The farther away in the past are the best moments of your life, the stronger the memories. I can still remember my first hunt, not in details now but as an emotion. It was a youth hunt with Sverdlovsk hunting club, tutored by Irina Ermakova, a great huntress and mentor. Her worn TOZ-BM hammer side-by-side was the first gun I ever handled. I can still remember its weight, the sounds of hammers brought to full cock, and the awesome impressions of a 15 year old kid first time out in the woods, waiting for woodcock to start its mating flight.
Many years, hunts and guns later, I felt the urge to get and hunt with a hammer double again.
As far as second-hand hammer guns go, Yekaterinburg gun stores mostly offer various models of TOZ: BM, 63, 66 and 54. In one of the stores I got to handle a TOZ-66, and at the same moment the counter and the walls disappeared, the polyphony of songbirds rouse as an accompaniment to a sunset in a spring wood. The stock dimensions and the balance felt perfect, the gun pointed naturally, and I couldn’t let it go, even though the browning on the barrels was nearly gone, and the stock was scratched and worn.
At home I spent a lot of time admiring the purchase, happy as a child. The new-to-me TOZ-66 was made in 1972, and had a letter “У” in the serial number. This, according to Internet gurus, indicates a grade above the standard. As far as bells and whistles go, my gun could boast of engraving in the style of Soviet minimalism. The figures on the lockplates bear a distant resemblance to a pheasant and a woodcock, on the locking lever one could, with a bit of fantasy, identify a goose and a capercailzie, and on the bottom of the action the engraver might have intended to depict a duck. The 12 gauge barrels, choked half and full, are mirror bright, and the mainsprings still go strong.
Before the spring season I had the metal parts re- browned, and the stock refinished. I hadn’t done any reloading for years, so I bought factory ammo, with and without shot cups. My first hunt with this gun was on a woodcock mating flight. I missed the first woodcock, and couldn’t cock the left barrel in time for the second shot. It’s not easy to switch to a hammer side-by-side from a hammerless over-and- under, the sight picture is totally different. I did a few mounts and swings for practice, and tried raising both hammers with one motion, which didn’t really work. Then I heard another woodcock, cocked both hammers one after another – and dropped the bird with the first shot.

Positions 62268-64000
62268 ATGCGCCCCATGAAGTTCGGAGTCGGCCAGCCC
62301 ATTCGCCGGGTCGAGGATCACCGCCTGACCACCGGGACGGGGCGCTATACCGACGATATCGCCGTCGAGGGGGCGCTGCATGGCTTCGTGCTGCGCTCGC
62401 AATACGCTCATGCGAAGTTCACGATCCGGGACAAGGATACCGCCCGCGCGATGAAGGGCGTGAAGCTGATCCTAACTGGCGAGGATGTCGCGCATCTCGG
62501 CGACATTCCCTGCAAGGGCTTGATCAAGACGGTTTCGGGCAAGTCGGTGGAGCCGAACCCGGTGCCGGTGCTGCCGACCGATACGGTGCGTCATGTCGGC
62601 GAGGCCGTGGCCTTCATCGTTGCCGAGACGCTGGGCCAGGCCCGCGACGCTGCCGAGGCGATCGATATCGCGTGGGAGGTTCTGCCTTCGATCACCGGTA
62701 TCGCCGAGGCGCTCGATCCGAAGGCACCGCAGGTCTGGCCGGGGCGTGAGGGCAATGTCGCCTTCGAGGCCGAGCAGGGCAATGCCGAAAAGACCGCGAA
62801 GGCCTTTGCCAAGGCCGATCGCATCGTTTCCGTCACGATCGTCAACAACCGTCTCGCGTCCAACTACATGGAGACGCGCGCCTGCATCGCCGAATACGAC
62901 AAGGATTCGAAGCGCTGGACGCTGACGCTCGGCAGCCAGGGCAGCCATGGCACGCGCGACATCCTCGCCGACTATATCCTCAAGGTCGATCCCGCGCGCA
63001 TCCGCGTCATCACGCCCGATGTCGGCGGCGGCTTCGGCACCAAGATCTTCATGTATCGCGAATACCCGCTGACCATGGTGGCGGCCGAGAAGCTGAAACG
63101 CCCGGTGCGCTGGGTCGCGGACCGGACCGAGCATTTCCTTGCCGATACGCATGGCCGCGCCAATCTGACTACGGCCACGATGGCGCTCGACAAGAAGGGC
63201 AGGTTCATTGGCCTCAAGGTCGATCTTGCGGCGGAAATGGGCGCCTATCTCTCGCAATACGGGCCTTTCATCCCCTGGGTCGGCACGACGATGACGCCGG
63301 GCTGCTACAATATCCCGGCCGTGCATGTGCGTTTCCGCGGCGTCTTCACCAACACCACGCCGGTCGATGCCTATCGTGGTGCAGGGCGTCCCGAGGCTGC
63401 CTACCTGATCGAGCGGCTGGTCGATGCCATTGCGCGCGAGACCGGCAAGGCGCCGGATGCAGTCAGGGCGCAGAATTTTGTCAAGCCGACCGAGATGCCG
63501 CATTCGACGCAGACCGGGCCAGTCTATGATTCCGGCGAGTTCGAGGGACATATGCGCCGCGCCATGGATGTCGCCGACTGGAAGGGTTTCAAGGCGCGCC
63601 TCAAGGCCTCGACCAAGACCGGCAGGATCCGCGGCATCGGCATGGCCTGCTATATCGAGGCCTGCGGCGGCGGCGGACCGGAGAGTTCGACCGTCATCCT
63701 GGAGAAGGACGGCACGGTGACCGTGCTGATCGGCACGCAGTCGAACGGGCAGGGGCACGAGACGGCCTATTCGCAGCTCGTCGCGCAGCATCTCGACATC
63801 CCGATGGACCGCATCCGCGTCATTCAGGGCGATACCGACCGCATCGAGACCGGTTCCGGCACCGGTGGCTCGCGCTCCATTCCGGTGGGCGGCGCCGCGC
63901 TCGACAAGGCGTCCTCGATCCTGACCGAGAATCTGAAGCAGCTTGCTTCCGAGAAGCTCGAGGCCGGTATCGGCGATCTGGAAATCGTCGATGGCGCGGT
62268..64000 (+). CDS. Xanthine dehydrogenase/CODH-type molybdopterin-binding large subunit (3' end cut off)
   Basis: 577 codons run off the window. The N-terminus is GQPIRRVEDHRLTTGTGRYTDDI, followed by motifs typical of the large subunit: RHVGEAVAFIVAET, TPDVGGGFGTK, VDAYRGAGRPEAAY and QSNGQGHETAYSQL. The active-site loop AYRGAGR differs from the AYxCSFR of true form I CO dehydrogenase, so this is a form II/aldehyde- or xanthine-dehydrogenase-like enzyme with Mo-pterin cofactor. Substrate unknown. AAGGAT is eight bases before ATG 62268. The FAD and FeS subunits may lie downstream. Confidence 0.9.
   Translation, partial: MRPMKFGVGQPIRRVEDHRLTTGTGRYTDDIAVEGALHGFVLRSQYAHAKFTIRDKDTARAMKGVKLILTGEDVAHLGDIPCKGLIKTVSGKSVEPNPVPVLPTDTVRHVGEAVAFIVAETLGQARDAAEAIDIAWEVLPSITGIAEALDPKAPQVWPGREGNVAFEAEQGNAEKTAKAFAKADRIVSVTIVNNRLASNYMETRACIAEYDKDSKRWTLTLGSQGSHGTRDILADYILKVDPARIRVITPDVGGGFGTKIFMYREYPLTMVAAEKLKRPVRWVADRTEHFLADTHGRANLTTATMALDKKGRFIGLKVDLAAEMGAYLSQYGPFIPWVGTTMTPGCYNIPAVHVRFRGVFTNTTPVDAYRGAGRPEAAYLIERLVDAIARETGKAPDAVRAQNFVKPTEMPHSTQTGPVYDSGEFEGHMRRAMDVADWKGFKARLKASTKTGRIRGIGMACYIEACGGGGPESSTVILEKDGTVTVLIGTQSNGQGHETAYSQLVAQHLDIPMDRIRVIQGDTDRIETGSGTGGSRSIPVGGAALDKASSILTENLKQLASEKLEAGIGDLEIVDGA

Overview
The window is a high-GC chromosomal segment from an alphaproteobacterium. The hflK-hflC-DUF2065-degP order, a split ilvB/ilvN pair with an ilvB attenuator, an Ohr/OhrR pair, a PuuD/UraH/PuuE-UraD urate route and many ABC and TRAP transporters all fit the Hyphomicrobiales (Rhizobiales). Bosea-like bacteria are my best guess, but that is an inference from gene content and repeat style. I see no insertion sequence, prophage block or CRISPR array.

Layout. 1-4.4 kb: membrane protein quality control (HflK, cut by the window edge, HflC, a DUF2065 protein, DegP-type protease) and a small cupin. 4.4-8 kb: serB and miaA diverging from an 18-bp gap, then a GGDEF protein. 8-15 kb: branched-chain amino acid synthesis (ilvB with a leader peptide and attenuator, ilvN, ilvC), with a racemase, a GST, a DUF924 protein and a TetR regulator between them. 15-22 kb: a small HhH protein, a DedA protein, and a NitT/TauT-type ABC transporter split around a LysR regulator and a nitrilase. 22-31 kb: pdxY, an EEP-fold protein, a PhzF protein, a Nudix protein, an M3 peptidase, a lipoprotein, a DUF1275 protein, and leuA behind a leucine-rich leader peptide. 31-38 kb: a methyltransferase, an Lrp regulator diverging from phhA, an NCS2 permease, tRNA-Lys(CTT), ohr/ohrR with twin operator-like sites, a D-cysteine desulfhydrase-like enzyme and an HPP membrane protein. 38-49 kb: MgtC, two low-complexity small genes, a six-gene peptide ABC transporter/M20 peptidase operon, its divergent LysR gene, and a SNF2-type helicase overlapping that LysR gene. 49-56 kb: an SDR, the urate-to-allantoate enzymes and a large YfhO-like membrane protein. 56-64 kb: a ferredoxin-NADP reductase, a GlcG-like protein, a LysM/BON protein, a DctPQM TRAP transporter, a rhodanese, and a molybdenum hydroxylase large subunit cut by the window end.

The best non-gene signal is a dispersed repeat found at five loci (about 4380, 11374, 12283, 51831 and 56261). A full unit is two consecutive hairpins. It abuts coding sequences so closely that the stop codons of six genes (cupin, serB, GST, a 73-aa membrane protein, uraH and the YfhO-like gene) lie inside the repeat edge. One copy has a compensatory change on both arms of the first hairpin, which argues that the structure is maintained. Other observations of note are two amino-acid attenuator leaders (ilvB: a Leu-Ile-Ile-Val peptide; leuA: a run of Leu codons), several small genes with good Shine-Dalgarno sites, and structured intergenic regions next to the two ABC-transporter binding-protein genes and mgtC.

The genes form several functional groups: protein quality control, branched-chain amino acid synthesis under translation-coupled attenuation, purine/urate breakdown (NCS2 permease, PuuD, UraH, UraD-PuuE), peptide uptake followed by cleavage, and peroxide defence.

In addition to woodcock, in that first spring season with my TOZ-66 I got a few ducks and a capercailzie cock. Then I had the gun restocked in walnut. The new straight-gripped stock improved its looks, and made it handle even better. I had a good time with it hunting black grouse and quail over my wire-haired pointer in the summer.
There was only one problem. When the gun was refinished, the lockplates weren’t tightened enough, and the left hammer was hitting the action on release. That caused a few dry fires. It was fixed when the gun was restocked, but the action still bears traces of this malfunction.
I’m not an expert, but I think my TOZ-66 is well pre- served for its age. After refurbishing it’s ready for alifetime of service. For me, this is a spring season gun. Spring hunts don’t require fast reloading, and there’s always time to cock the hammers. It can work for hunting over pointing dogs, too. With the new stock the gun weighs 3.26 kg, which isn’t too heavy, and there’s time to cock the hammers when the dog points. But I have guns that are better at this job. With 725 mm barrels, TOZ-66 isn’t a long range gun, it works well only within the classic range of 35 meters.
There’s nothing special about this gun. It’s not a problem to find one in good condition at a modest price. To me, this is evidence of the quality of Sovi- et-made hammer guns. Exposed hammers may call for extra attention to safety. For thousands of hunters it was their first gun. TOZ hammer guns aren’t getting more numerous, but there will always be interest to them, from both nostalgic veterans and curious neophytes. Of course, you could call a wish to hunt with a hammer gun a whim, but something changes inside you when you hold it. It’s as if you’ve met an old friend, and the memories of hunts that passed surround you.
Have the TOZ-66 brought me back to the spring woods of my youth? No, you can’t enter the same river twice. But now I have new evenings when I fol- low the last ray of the setting sun, with a hammer gun in my hands.
Originally published in Russian and in condensed English translation in July 2018 issue of Russian Hunting Magazine.